Fair Value Accounting Requires Judgment
When SFAS Statement 157, Fair Value Measurements was issued in September 2006, the Statement’s underlying concepts of fair value (an exit price) and the fair value hierarchy (more emphasis is to be placed on market transactions when determining a security’s fair value) seemed reasonable. It was understood at the time that a level 3 price, which is a fair value calculated based on unobservable market inputs, would carry less weight by market analysts. However, in that benign market environment it was not a challenging task to obtain reasonable and observable market data to support fair value measurements. Today, with liquidity and trading volumes near all time lows, it can be difficult to obtain observable market data to support a fair value. Further, even when there is observable market data, it can be challenging to ascertain if the market data is related to orderly transactions between two willing parties, which should only be used to support a true exit price, or if the transactions are a result of distressed sales or forced liquidations.
This past September the FASB and the SEC released a document that answered questions surrounding fair value accounting. Below are several excerpts from the memo:
- “The determination of fair value often requires significant judgment”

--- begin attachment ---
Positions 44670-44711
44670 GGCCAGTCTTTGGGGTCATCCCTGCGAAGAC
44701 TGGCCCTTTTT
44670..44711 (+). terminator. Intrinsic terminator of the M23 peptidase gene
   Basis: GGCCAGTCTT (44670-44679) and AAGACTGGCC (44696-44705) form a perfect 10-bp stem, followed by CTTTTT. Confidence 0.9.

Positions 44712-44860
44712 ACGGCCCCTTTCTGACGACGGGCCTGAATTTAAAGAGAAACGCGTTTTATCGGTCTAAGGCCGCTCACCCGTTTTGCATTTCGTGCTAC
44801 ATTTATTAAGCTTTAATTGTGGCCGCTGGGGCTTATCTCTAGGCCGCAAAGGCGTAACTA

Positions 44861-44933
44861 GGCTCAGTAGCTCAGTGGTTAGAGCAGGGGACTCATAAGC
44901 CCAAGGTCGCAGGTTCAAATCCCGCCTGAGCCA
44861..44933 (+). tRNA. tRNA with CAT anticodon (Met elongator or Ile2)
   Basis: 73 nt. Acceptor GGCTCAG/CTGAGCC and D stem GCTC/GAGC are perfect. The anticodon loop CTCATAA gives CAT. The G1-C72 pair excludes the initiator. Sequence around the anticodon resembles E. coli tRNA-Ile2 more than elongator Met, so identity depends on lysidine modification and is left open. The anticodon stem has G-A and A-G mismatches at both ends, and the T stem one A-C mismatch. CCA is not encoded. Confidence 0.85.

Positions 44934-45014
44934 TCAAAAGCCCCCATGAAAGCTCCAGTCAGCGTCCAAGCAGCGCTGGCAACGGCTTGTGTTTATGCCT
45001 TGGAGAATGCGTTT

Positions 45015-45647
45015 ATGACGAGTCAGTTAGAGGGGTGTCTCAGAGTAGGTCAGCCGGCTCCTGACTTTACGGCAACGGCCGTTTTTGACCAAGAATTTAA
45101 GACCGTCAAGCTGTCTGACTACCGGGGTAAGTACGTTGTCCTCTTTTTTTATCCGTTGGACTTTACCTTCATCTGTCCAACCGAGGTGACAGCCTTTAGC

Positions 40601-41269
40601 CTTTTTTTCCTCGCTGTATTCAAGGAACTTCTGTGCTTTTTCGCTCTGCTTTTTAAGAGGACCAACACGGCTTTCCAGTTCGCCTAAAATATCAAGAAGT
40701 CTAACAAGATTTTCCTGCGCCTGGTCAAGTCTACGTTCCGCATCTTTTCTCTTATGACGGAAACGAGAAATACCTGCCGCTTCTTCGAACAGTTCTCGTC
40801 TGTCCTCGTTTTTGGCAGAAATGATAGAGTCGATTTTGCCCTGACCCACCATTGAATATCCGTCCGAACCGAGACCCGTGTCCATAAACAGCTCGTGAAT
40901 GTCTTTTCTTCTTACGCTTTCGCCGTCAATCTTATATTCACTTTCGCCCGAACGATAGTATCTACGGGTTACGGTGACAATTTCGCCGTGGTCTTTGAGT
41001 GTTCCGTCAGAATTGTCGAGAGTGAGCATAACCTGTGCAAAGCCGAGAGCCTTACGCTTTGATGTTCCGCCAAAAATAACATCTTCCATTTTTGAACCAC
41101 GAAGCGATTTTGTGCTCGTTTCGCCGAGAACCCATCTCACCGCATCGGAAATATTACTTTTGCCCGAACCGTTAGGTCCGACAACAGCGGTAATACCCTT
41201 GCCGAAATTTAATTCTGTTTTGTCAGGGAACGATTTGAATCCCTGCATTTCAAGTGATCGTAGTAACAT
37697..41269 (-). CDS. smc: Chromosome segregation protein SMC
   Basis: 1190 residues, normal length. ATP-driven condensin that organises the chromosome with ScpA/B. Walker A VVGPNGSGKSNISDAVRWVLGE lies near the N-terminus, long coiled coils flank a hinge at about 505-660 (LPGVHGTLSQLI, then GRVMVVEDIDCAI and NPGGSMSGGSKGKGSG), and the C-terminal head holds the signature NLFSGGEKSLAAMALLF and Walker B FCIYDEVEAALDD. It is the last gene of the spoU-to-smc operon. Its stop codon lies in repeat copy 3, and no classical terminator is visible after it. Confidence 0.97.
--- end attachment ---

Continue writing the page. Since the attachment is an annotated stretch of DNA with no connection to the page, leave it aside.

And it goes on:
- “Determining whether a particular transaction is forced or disorderly requires judgment”
- “The determination of whether a market is active or not requires judgment”
- “Determining whether impairment is other-than-temporary is a matter that often requires the exercise of reasonable judgment based upon the specific facts and circumstances of each investment”
The individuals who are deeply involved with establishing the fair values of investments or making impairment decisions should completely agree with the bullet points above. There are several characteristics that are indicative of an impaired security (length of time and severity of unrealized loss position) or transactions resulting from an inactive market (significant spread between bid and ask prices). However. making these ultimate decisions requires the input and judgment of those most familiar with the underlying facts and circumstances of the particular situation. Therefore, I would first like to encourage insurance companies to review their internal policies surrounding the determination of impaired securities and consider using the wording “reasonable judgment” as a component of your impairment policy. Secondly, I encourage these insurance companies to schedule some time with their asset manager to discuss the specific details surrounding any securities that, on the surface, appear to be other-than-temporarily impaired.
We recently met with a well respected Chicago based accounting firm to discuss FASB 157 and OTTI related issues. The members of this firm were impressed to see the level of security-specific information available to AAM’s clients and believed that their firm’s audit procedures could be completed much more efficiently if this information was available to them. It is apparent that auditors will be requiring more investment related information in discussions regarding impairments. AAM acknowledges this, believes the audit community should agree with this concept of reasonable judgment and is prepared to provide you with the necessary information to be prepared for your upcoming audit.
Joseph A. Borgmann, CPA
Vice President – Investment Accounting
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